Welcome to Part 2 of our two-part series on Pelvic Physiotherapy. We asked Kate Jones of Hamilton’s Nest Physio to help us understand a little more about what happens during a pelvic physiotherapy. We know that pelvic floor health is important to postpartum recovery. Part 1 of this series is Do I Need To See A Pelvic Physiotherapist?
What People Imagine About The Pelvic Physio Assessment
Let’s be honest: pelvic floor injury or no, the thought of having a pelvic exam makes most women nervous.
This can be a major barrier to getting care when a new parent suspects they have a pelvic floor injury. Will it hurt? Are all the genitals on display under bright lights? Is there poking and prodding?
People just don’t know what to expect at a pelvic physio appointment.
Are there special vagina machines? Will a speculum be used? Do pelvic physiotherapists have head lamps to take a look inside?
Nope to all three of those. Let’s clear the air.
The Start of the Pelvic Physio Assessment
Before anything else happens, the client and the physiotherapist talk. A lot!
The physiotherapist starts off by getting consent first. They talk through what they would like to do in the pelvic physiotherapy assessment. They’ll explain why they think it is important, what any potential risks, allow client to ask questions. Another important part of this is to ask you which parts the client feel comfortable doing and not doing.
The clients decides what they want to do, and they can change your mind at any time.
Then they talk about what concerns specifically you are having, if any. We’ll ask about your overall health, any aches and pains you have, who else you seek care from, your exercise and health habits, your work/life balance, your stress levels, your fluid intake, and how life is going in general.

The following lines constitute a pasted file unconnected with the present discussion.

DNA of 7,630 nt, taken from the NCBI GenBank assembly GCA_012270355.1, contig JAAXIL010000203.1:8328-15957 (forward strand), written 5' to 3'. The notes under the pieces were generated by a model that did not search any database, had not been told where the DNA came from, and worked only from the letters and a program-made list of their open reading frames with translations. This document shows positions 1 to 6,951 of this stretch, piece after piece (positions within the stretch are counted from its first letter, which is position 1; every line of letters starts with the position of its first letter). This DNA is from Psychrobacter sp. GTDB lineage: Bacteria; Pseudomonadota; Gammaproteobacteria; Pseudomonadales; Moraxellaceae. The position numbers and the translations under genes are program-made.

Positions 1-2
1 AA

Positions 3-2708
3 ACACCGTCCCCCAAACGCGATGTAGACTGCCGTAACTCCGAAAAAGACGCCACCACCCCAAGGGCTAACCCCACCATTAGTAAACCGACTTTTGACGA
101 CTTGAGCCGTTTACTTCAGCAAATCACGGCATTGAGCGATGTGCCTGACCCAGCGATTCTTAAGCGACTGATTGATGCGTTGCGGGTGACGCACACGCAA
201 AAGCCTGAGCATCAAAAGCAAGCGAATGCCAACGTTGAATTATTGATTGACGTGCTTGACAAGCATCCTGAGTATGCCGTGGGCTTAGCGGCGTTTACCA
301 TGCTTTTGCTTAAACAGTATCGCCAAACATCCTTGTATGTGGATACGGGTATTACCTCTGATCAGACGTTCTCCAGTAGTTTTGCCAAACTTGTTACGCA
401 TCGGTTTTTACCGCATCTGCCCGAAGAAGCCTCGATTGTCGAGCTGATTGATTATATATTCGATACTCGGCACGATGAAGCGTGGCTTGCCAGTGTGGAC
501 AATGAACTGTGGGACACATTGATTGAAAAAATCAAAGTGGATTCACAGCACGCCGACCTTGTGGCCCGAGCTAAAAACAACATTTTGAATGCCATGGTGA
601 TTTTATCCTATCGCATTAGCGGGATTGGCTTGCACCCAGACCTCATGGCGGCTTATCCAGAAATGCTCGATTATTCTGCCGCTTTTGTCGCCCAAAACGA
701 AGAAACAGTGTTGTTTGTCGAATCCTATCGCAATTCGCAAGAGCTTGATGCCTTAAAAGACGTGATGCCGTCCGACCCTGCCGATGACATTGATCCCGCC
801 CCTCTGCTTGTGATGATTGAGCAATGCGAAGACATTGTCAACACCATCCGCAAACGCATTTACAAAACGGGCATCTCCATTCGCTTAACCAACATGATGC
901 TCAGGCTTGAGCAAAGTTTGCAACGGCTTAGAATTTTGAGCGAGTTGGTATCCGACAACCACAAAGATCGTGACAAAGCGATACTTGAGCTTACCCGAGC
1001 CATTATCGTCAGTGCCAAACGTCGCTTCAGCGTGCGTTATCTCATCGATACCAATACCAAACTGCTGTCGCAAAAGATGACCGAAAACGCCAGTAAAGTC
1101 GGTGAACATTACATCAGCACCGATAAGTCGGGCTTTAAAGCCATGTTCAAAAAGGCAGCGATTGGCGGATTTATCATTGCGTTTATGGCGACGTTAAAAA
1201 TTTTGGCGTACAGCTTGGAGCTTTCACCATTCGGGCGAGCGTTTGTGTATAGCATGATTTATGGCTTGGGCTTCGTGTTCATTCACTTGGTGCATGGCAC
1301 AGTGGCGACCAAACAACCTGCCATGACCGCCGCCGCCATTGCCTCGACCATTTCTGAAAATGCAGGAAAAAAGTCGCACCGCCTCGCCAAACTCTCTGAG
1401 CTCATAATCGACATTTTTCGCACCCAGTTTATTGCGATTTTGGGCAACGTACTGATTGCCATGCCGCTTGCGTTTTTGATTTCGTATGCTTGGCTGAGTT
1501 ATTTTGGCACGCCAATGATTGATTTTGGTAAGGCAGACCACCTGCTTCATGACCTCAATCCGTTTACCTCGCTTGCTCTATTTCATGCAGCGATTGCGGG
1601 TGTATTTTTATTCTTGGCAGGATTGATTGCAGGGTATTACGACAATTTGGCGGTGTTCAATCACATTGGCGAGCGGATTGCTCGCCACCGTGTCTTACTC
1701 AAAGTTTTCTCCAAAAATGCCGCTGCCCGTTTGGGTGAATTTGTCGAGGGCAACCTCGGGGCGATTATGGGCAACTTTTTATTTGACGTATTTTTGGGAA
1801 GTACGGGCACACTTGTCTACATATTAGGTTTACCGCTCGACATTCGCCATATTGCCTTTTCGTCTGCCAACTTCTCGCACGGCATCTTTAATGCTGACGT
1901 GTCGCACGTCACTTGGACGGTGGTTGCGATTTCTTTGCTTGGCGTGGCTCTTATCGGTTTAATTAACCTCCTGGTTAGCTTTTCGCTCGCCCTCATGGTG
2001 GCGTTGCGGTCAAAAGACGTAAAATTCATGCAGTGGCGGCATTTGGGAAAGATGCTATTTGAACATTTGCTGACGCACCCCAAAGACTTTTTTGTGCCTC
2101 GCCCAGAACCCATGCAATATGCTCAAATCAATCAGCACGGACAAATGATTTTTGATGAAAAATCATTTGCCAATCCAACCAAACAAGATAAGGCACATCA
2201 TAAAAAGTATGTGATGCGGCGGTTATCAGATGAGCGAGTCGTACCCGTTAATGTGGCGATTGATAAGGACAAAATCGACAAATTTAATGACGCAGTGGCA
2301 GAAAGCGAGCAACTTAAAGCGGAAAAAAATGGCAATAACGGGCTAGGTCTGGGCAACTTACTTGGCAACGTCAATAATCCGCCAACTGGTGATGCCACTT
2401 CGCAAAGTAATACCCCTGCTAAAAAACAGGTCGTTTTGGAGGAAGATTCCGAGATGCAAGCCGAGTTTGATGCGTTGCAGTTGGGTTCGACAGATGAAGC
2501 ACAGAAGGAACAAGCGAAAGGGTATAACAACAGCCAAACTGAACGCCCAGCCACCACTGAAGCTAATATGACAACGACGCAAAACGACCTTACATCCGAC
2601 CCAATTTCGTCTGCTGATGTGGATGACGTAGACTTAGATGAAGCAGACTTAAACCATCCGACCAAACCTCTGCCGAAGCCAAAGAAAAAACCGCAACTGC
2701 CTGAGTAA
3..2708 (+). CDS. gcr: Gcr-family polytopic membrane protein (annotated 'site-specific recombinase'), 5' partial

Then we’ll get real personal.
We want to know about your pregnancies and deliveries, your pee, your poop, and your sex life. We ask specific questions about these topics to clarify what your concerns are and make sure we don’t miss out on relevant information about your pelvic health that could indicate other things to address that you haven’t noticed. Some examples of questions we might ask are:
- When you pee, does the stream start and stop or is it steady?
- Do you find yourself straining or pushing when you try to poop?
- If you are sexually active, are you having any pain or concerns with sex?
The Internal Exam
After getting a good background, we’ll move on to the pelvic exam. This is done vaginally and/or rectally depending on your concerns. We wear gloves, we use medical grade, single packaged lubricant, and we follow proper hand sanitization procedures before and afterwards.
For a vaginal exam, your pelvic physiotherapist would put one or two gloved fingers inside of your vagina if you were comfortable.
For a rectal exam, they would put one gloved finger in your rectum.
We would also take a look at your perineum and vulva to make sure the skin looked healthy and that any tears were healing well. Additionally, we check for pelvic organ prolapse, and check out your abdominal muscles.
The pelvic exam is an important way to figure out how the muscles are functioning How strong are they? What is the muscle tone in various places? The physiotherapist will see if there are areas that are sore for you. They will assess if there are reflexes that aren’t working quite as they should be.
During the exam the client is in control.
If at any point you aren’t comfortable or you change your mind and want to stop, you just say so and the exam will stop.
No fancy or weird equipment and no scary stuff. The exam is always structured around what the client feels comfortable consenting to and nothing else.
If you know or suspect you have a pelvic floor injury, contact a Pelvic Physiotherapist like Kate at Nest Physio for embarrassment free care.